Entrepreneur in from history: Ruth Handler, Barbie Doll & the rise of Mattel
February 10, 2015
Who was behind the making of an American icon and how was it that she succeeded at a time when many men felt a women’s place was in the home? Well, boy did she show them. Ruth Marianna Handler was an US business woman and inventor best known for her role as President of the global toy maker, Mattel and because of her role in the development of the Barbie doll – now a global icon.
As described in her online bio: Handler was born as Ruth Marianna Mosko in Denver, Colorado to Polish Jewish immigrants Ida Mosko (née Rubenstein) and Jacob Mosko. She married her high school boyfriend, Elliot Handler. They moved to Los Angeles in 1938. Her husband decided to make their furniture out of two newfound types of plastics, Lucite and Plexiglas. Ruth Handler suggested that he start doing this commercially and they began a furniture business. Ruth Handler worked as the sales force for the new business, landing contracts with Douglas Aircraft Company and others
Her husband Elliot Handler and his business partner Harold "Matt" Matson formed a small company to manufacture picture frames, calling it "Mattel" by combining part of their names ("Matt" and "Elliot"). Later, they began using scraps from the manufacturing process to make dollhouse furniture. The furniture was more profitable than the picture frames and it was decided to concentrate on toy manufacturing. The company's first big-seller was the "Uke-a-doodle", a toy ukulele.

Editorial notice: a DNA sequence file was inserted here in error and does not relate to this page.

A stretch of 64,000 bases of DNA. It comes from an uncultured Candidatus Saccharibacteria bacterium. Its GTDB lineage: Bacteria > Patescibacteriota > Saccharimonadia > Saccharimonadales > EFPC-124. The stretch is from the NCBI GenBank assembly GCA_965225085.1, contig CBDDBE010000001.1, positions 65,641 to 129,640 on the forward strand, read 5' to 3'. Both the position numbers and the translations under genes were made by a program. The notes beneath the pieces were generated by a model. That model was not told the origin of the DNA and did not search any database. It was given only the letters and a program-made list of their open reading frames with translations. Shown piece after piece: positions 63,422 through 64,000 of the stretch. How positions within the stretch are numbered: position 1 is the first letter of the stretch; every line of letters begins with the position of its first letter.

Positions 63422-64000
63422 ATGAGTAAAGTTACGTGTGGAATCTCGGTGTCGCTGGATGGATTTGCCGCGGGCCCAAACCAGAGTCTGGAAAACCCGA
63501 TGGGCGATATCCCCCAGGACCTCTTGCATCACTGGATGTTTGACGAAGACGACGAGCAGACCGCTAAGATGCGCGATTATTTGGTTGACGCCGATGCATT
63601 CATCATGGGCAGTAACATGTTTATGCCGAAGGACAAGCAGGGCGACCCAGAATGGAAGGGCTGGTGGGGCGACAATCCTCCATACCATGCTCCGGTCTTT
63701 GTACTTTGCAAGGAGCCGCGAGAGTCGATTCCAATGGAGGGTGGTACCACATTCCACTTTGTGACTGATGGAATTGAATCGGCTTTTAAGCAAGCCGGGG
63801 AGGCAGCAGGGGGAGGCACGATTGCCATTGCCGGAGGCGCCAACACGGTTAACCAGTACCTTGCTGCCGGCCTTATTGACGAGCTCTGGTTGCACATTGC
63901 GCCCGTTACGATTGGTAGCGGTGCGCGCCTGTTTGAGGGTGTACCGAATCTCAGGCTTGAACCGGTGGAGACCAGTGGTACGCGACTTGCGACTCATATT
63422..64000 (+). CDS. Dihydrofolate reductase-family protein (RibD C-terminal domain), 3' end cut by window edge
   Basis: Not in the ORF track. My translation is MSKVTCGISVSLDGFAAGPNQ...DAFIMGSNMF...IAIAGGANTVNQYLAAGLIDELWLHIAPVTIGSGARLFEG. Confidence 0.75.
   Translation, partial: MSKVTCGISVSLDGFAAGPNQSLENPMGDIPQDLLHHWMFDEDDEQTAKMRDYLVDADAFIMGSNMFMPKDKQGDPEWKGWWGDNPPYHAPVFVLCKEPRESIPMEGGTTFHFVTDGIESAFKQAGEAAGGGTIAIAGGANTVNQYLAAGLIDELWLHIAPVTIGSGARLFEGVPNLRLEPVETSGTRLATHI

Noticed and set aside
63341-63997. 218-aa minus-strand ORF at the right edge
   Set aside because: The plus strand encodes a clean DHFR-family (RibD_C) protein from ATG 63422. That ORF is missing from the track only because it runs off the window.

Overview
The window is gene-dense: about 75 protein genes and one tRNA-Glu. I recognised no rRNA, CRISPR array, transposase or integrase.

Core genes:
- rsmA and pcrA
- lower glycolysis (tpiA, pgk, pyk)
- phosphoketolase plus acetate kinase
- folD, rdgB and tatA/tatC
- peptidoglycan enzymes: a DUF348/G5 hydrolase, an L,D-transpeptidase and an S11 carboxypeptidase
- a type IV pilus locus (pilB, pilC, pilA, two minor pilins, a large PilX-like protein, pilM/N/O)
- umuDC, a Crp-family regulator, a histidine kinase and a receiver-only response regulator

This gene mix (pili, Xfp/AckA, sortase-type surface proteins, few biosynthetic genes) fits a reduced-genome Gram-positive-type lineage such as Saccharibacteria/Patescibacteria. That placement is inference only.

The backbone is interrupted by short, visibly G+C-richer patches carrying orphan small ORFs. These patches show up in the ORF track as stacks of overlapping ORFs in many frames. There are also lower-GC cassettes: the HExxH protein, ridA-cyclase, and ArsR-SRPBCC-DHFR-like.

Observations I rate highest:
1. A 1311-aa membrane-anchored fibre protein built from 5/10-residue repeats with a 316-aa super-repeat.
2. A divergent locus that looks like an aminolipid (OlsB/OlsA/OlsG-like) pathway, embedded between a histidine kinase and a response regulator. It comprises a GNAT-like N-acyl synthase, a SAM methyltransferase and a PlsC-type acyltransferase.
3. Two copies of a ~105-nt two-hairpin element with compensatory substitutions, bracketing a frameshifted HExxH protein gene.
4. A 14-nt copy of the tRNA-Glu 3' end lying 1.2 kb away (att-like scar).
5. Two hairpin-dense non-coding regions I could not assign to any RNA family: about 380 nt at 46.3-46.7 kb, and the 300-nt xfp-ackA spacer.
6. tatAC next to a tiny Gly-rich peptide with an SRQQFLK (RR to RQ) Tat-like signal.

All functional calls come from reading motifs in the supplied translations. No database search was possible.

Ruth Handler claimed her daughter Barbara, who was becoming a pre-teen, played with paper dolls by pretending they were adults. Handler noted the limitations of the paper dolls, including how the paper clothing failed to attach well. She wanted to produce a three-dimensional plastic "paper doll" with an adult body and a wardrobe of fabric clothing, but her husband and Mr. Matson thought parents would not buy their children a doll with a voluptuous figure. While the Handler family was vacationing in Europe, Ruth Handler saw the German Bild Lilli doll (which was not a children's toy, but rather an adult gag gift) in a Swiss shop and brought it home. The Lilli doll was a representation of the same concept Ruth had been trying to sell to other Mattel executives.
Once home, she reworked the design of the doll and named her Barbie after the Handlers' daughter, Barbara.Barbie debuted at the New York toy fair on March 9, 1959 but was not an immediate success. When Disney introduced The Mickey Mouse Club children's television show, Mattel invested heavily in television advertising. The TV commercials for the Barbie doll paid off and Barbie rocketed Mattel and the Handlers to fame and fortune. Subsequently, they would add a boyfriend for Barbie named Ken, after the Handlers' son, and many other "friends and family" to Barbie's world.